JSON has emerged in recent years as the de-facto standard data exchange format. It is being used everywhere. Front-end Web applications use JSON to maintain data and communicate with back-end applications. Web APIs are JSON-based (eg, Twitter REST APIs, Marketo REST APIs, GitHub API). It’s the format of choice for public datasets, operational log files and more.

Why is JSON a Convenient Data Exchange Format?

While I won’t dive into the historical roots of JSON (JavaScript Object Notation, eval(), etc.), I do want to highlight several attributes of JSON that make it a convenient data exchange format:

  • JSON is self-describing. You can look at a JSON document and understand what it represents. The field names are included in the document. You don’t need an external schema or definition to interpret JSON-encoded data. This makes life easier for anyone who wants to deal with the data, and it also means that a collection of JSON documents represents what many people call a “schema-less dataset” (where structure can evolve, and different records can have different fields).
  • JSON is simple. Other self-describing formats such as XML are much more complicated. A JSON document is made up of arrays and maps (or objects, in JSON terminology), and that’s about it.
  • JSON can naturally represent real-world objects. Try representing your application’s Customer object (with the person’s address, order history, etc.) in a CSV file or a relational database. It’s hard. In fact, ORM systems were invented to help alleviate this issue.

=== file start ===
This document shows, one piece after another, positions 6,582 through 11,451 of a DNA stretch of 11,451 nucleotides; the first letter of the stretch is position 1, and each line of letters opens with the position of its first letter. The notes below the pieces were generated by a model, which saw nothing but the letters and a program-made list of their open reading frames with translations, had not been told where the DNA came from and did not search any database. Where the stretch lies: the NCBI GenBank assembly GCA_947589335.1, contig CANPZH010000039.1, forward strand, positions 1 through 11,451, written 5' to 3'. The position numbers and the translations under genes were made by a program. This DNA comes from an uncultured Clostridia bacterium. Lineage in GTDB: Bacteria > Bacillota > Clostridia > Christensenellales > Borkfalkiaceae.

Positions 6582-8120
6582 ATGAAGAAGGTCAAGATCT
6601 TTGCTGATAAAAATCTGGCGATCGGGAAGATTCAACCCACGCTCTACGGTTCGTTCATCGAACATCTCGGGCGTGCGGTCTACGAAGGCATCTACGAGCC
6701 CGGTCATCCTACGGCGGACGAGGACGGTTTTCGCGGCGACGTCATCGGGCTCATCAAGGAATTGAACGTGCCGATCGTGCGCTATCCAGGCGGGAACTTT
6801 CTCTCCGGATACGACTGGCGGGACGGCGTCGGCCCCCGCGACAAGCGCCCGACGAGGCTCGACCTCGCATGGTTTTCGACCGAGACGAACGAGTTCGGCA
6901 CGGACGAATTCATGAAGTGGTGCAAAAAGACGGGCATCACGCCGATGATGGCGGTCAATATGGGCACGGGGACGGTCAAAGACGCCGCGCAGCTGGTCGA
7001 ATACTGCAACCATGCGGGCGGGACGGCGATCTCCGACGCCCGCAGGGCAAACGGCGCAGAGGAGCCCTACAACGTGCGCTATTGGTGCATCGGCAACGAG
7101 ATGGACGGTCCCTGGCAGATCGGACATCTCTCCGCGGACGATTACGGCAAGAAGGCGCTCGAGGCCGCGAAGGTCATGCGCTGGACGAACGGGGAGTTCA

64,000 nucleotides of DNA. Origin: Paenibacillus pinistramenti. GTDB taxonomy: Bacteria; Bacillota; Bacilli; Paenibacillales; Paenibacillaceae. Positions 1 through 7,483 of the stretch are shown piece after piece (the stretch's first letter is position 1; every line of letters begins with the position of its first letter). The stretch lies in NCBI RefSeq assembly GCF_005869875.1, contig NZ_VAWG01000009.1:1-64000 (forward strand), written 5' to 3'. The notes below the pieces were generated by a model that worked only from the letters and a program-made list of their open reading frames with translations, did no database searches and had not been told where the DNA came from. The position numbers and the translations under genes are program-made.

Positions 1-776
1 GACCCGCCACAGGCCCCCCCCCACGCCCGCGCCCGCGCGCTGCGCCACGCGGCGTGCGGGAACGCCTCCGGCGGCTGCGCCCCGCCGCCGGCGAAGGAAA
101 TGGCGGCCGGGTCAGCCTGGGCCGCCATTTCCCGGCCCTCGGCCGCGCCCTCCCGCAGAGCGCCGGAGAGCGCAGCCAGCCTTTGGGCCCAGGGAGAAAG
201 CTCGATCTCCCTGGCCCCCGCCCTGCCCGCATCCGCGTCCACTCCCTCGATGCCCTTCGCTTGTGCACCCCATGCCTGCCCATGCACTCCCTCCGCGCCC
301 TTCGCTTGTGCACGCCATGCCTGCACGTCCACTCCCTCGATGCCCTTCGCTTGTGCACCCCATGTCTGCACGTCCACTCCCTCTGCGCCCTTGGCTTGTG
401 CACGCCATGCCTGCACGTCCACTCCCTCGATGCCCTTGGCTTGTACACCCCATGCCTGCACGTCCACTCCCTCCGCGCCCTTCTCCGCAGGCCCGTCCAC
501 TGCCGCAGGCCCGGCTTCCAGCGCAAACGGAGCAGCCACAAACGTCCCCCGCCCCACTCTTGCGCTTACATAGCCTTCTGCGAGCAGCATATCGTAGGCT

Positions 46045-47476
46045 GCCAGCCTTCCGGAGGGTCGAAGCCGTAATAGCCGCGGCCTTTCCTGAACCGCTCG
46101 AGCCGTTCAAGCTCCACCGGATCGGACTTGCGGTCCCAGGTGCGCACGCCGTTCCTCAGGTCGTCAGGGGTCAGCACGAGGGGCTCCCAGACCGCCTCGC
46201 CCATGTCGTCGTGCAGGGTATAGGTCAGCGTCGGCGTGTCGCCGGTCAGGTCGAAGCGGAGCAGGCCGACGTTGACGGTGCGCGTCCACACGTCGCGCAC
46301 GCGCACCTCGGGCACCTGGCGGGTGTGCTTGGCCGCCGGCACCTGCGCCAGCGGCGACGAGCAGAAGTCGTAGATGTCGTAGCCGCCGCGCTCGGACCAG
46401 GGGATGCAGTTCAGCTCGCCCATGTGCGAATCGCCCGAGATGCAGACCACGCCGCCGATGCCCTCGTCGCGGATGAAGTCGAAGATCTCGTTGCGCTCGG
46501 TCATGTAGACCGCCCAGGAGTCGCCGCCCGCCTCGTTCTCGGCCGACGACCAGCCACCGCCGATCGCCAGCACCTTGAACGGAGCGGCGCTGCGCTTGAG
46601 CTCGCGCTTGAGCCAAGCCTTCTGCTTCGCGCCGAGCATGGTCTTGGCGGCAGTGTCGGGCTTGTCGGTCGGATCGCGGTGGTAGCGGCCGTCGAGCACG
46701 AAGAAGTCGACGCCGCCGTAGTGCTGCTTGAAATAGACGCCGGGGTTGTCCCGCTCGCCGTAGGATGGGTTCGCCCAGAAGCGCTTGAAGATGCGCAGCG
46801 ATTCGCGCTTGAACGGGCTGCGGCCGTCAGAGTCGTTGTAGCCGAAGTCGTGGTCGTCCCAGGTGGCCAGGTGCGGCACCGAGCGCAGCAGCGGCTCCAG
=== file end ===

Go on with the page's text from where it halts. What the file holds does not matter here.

• JSON libraries are available in virtually every programming language. Take a look at the list of supported languages on JSON.org. I counted 15 languages that start with the letters A, B or C.
  • JSON is idiomatic in loosely typed languages. Many loosely typed languages, such as Python, Ruby and JavaScript, have data structures that are similar to JSON objects, making it very natural to handle JSON data in those languages. For example, a Python dictionary looks just like a JSON object. This makes it easy for developers to utilize JSON in their applications.

JSON Data Infrastructure

Traditional data infrastructure, such as relational databases, has some features that make it easier to store and process JSON-encoded data. For example, Oracle has a JSON data type and a set of functions for handling JSON data.

However, a new class of data infrastructure is providing a much more seamless experience via a full-fledged JSON data model. For example:

  • Drill is a SQL engine in which each record is conceptually a JSON document.
  • Elasticsearch is a search engine in which each indexed document is conceptually a JSON document.
  • MongoDB is an operational database in which each record is conceptually a JSON document.

These systems view JSON as a data model as opposed to one of many data types, realizing that JSON offers a simple way to represent real-world objects.

  Traditional Infrastructure JSON Infrastructure
Examples: Oracle, SQL Server Drill, Elasticsearch, MongoDB
Record: Tuple JSON document
Variable schema: No Yes

If you happen to be in the Bay Area tomorrow, please join Gaurav Gupta (VP Product Management, Elasticsearch), Paul Pedersen (Deputy CTO, MongoDB), Robert Greene (Senior Principal Product Manager, Oracle), Sukanta Ganguly (VP Solutions Architecture, Aerospike) and me for a panel moderated by Gartner’s Nick Heudecker on this new world of schema-free JSON. Check out The Hive Big Data Think Tank for more information.